Thankful for courageous frontier seekers

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write this from the center of South Dakota on the road home from Illinois. Yep, Cuz-O-Rama Road Trip 2018 has been a roaring success so far. There has certainly been some snarkiness and a marked lack of civility at times. However, considering we’ve had four adult-sized people and a lengthy 13-year old wedged into my Chevy Traverse for 36 hours, I’m calling it a win.

I’m a huge fan of history, especially frontier history. I marvel at the courage of people who left lives with the possibility of indoor plumbing, heat and running water to try their luck out West. Obviously, the majority were looking for a better life; selling all their earthly possessions for the promise of free land. It was bold and courageous.

Yet, pick from a lengthy menu of calamities, and chances are the pioneers encountered them. Wind, rain, blistering heat, frigid temperatures, plagues of locusts, balky mules, venomous snakes, the wrong shoes, whiny children, no decent coffee, iPhone adaptors that don’t work, crushed dreams of singing show tunes in the car as a family…wait. Sorry, I just flashed to my present-day challenges.

I’m telling you this right now, I cannot envision a scenario in which I climb on that covered wagon of my own free will. No question. I do not have what it took to be a woman on the frontier. Just camping for more than four days grosses me out. Bonnets don’t flatter me. Mosquitos actively seek me out. I can’t change a wagon wheel. I’m a recipe for disaster and a guaranteed early death on the Bozeman Trail, I tell you.

But I’m so grateful there were hearty folks who took that huge leap into the unknown, regardless of cluelessness, misplaced belief in false advertising, sheer desperation or indefatigable optimism.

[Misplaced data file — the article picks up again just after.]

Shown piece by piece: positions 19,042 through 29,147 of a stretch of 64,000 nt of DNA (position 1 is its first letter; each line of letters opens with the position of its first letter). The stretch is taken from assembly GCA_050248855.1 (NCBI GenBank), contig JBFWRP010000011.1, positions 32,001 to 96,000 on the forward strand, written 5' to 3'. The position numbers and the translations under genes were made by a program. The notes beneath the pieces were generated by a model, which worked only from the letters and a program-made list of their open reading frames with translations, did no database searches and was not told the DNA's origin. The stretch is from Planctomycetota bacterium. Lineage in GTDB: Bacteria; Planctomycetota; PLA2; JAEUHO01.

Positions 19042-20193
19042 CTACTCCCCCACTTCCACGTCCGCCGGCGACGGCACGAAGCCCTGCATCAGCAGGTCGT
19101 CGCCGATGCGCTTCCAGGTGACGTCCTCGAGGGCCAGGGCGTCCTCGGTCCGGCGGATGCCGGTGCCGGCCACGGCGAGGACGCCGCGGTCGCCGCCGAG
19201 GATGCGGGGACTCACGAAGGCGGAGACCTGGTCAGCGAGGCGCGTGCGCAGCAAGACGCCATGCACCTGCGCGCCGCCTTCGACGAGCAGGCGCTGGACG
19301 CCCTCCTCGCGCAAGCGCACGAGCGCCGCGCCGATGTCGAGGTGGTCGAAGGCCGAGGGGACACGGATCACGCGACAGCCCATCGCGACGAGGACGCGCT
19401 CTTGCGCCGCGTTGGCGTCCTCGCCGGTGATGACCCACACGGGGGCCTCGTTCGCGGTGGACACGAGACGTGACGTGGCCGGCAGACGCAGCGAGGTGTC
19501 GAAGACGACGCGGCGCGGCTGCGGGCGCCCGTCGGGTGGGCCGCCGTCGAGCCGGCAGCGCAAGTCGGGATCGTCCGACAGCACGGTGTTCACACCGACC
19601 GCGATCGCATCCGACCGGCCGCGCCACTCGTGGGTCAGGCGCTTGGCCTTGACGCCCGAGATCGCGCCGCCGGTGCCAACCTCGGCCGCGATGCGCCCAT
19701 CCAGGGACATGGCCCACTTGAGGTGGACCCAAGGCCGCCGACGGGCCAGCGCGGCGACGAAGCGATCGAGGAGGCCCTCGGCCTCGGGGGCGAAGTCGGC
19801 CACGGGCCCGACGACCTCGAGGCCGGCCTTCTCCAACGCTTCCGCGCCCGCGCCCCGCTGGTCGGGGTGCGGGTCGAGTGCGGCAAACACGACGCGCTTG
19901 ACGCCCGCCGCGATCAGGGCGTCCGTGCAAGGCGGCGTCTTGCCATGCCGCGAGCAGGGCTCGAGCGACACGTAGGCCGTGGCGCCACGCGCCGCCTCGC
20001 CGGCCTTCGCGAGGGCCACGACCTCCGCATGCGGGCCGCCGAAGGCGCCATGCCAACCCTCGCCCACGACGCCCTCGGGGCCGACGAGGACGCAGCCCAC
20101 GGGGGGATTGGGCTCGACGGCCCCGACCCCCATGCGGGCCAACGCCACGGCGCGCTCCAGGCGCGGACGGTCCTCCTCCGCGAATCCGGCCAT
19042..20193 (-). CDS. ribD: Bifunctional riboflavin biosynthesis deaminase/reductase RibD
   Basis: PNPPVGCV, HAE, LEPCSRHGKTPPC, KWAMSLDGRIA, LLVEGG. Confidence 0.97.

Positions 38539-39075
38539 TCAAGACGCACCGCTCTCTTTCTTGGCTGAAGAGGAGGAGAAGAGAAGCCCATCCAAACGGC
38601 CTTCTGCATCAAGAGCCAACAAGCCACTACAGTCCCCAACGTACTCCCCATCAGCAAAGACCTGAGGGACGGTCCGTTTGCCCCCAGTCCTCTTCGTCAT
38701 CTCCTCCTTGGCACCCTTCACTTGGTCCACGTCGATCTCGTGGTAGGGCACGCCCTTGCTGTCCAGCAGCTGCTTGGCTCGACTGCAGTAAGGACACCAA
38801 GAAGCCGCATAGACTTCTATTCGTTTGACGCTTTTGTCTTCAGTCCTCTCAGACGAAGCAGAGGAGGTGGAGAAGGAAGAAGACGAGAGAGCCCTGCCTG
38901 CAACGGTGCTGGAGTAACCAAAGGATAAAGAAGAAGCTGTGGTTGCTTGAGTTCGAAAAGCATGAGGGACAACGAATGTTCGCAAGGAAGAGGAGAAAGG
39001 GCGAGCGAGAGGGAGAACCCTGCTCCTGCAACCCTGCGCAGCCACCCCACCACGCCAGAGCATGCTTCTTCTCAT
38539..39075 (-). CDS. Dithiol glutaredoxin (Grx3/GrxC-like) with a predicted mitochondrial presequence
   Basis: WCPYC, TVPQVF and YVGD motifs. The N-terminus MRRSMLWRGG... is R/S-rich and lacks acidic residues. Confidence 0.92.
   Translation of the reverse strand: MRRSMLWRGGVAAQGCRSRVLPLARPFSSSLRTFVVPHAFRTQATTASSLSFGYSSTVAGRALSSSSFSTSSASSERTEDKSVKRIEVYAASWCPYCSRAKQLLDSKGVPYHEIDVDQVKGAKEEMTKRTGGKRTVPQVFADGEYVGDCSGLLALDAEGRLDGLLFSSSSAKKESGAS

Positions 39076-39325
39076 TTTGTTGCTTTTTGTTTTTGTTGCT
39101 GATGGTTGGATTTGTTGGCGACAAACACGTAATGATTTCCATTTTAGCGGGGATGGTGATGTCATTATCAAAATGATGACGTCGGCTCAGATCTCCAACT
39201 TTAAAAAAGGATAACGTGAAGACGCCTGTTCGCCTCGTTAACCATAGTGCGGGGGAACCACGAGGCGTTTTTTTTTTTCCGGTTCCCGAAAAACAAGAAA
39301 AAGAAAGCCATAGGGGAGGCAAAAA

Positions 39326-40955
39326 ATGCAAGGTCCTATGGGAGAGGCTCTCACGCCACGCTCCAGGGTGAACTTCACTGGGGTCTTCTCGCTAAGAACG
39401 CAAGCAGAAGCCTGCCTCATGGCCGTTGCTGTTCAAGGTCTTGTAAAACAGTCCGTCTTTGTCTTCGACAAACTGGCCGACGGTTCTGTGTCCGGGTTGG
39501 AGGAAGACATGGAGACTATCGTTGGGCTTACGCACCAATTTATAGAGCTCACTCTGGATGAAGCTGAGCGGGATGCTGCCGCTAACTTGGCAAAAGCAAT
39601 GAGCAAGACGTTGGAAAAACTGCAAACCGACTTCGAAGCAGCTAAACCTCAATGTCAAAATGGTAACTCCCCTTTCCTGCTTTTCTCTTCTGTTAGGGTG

Many of my friends have relatives who homesteaded around here. In my case, our family seems to have made it as far as the Midwest from Scotland and called it good. I comfort myself with the fact that Illinois was pretty rugged back in the day, so it’s not like we weren’t risk takers. We just seem to have preferred trees and good topsoil.

What’s really funny is there are Americans who still think the West is wild. A Virginian was amazed that there were actual colleges in Wyoming, much less electricity. He was even convinced that buffalo roamed the streets. Others have asked if we really drive cars instead of hitching up our wagons. A visitor to Yellowstone wondered if the park rangers turned Old Faithful’s spigot off for the winter. I can’t make this up.

I suppose those of us who make our home in Wyoming by choice are seen as outliers by those from more populated spots. I’m OK with that — not just anyone could live in a place where the cattle outnumber the people.

And so we gratefully point our own 281-horsepower wagon westward toward the mountains. Cars on the interstate thin like the air does at elevation. It’s good to be headed home, home on the range.

 

Amy Albrecht is the executive director of the Center for a Vital Community.

By |August 24th, 2018|

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